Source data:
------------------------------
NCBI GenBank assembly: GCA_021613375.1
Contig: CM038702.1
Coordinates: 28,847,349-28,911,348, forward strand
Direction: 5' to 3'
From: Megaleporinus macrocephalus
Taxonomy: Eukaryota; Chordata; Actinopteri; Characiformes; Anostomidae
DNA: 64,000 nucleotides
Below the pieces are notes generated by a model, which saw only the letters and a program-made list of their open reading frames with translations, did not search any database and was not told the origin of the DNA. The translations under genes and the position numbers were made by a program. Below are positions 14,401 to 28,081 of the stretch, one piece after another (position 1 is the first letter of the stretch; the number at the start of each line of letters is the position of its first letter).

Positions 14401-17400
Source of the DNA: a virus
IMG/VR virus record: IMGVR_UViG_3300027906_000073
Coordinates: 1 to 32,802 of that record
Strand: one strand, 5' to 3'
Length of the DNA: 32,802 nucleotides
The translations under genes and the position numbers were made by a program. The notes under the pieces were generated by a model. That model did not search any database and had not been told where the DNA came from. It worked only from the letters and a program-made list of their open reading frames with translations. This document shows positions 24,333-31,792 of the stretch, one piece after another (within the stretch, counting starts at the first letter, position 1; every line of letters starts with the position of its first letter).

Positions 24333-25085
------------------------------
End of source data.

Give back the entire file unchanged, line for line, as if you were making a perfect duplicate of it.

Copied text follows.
NCBI GenBank assembly: GCA_021613375.1
Contig: CM038702.1
Coordinates: 28,847,349-28,911,348, forward strand
Direction: 5' to 3'
From: Megaleporinus macrocephalus
Taxonomy: Eukaryota; Chordata; Actinopteri; Characiformes; Anostomidae
DNA: 64,000 nucleotides
Below the pieces are notes generated by a model, which saw only the letters and a program-made list of their open reading frames with translations, did not search any database and was not told the origin of the DNA. The translations under genes and the position numbers were made by a program. Below are positions 14,401 to 28,081 of the stretch, one piece after another (position 1 is the first letter of the stretch; the number at the start of each line of letters is the position of its first letter).

Positions 14401-17400
Source of the DNA: a virus
IMG/VR virus record: IMGVR_UViG_3300027906_000073
Coordinates: 1 to 32,802 of that record
Strand: one strand, 5' to 3'
Length of the DNA: 32,802 nucleotides
The translations under genes and the position numbers were made by a program. The notes under the pieces were generated by a model. That model did not search any database and had not been told where the DNA came from. It worked only from the letters and a program-made list of their open reading frames with translations. This document shows positions 24,333-31,792 of the stretch, one piece after another (within the stretch, counting starts at the first letter, position 1; every line of letters starts with the position of its first letter).

Positions 24333-25085